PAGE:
Western Painted Turtle

painted turtle
Scientific Name
Chrysemys picta bellii
Emydidae (emydid turtles) in the order Testudines (turtles)

This brightly colored, small, semiaquatic turtle has a smooth upper shell. The general color of the upper shell is olive, olive brown, or nearly black; usually there are yellow, irregular lines and a reddish-orange outer edge. The lower shell is red-orange with a prominent pattern of brown markings that follows the scute seams toward the outer edge. The head and legs may be dark brown or black and strongly patterned with yellow lines.

Similar species: The southern painted turtle (Chrysemys dorsalis) is found in the Bootheel region (where the western painted turtle is not found). It is similar, but has a prominent lengthwise orange, red, or yellow stripe down the upper shell. The lower shell is plain yellow. The red-eared slider (Trachemys scripta elegans) has a red “ear” stripe and a yellow lower shell with a dark blotch in each scute.


Upper shell length: 3 to 7 inches.

Where To Find
Western Painted Turtle Distribution Map

Occurs statewide, especially in prairie regions; absent from our southeastern counties.

This turtle spends much time basking on logs. In Missouri, this species may occur in slow-moving rivers, sloughs, oxbow lakes, ponds, and drainage ditches. Habitat requirements include ample mud at the bottom, abundant aquatic vegetation, and basking sites such as logs or half-submerged rocks.

This turtle eats aquatic plants, snails, crayfish, insects, and some fish. The young reportedly eat more animal material than adults.

Life Cycle

This species is usually active from late March to October. Courtship and mating occur in shallow water from April to June. Egg-laden females leave the water to search for a suitable place to dig a nest, such as a gentle, south-facing slope with loose dirt or sand and some low vegetation. Eggs are laid in mid-May through July. There can be 4–20 eggs per clutch, and these hatch in about 8–9 weeks. Hatchlings stay underground until spring if the eggs were laid late in summer.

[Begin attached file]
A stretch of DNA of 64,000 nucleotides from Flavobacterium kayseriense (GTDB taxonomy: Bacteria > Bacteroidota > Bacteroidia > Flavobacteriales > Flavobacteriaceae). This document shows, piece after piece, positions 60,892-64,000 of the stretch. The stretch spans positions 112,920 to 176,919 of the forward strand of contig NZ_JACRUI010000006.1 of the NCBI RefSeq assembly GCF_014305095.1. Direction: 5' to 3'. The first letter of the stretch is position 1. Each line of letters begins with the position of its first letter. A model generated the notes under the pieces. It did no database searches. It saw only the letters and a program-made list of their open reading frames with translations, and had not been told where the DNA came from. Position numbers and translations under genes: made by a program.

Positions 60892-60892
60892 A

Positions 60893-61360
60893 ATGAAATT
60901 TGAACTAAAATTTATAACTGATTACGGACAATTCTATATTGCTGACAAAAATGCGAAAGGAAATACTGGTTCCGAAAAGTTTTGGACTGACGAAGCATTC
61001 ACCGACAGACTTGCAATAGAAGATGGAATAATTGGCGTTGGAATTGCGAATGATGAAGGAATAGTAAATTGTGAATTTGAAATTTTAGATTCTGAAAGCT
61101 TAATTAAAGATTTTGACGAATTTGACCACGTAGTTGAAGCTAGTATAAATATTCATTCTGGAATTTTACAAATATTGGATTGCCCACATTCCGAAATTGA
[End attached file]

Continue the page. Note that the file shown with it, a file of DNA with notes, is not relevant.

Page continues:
Painted turtles appear in Native American legends and are beloved by many people. They are often kept as pets in captivity, but a great many of those die due to improper care, including specific food, lighting, water, and heating needs. In some parts of the world, they are an invasive species.

Though the hard shell protects adults from predators, young and eggs are vulnerable to a wide array of predators. What explains the bright colors? It turns out that turtles have good color vision, so unique colors and patterns probably help them recognize members of their own species.

Media Gallery
Similar Species

Where to See Species

About Reptiles and Amphibians in Missouri
Missouri’s herptiles comprise 43 amphibians and 75 reptiles. Amphibians, including salamanders, toads, and frogs, are vertebrate animals that spend at least part of their life cycle in water. They usually have moist skin, lack scales or claws, and are ectothermal (cold-blooded), so they do not produce their own body heat the way birds and mammals do. Reptiles, including turtles, lizards, and snakes, are also vertebrates, and most are ectothermal, but unlike amphibians, reptiles have dry skin with scales, the ones with legs have claws, and they do not have to live part of their lives in water.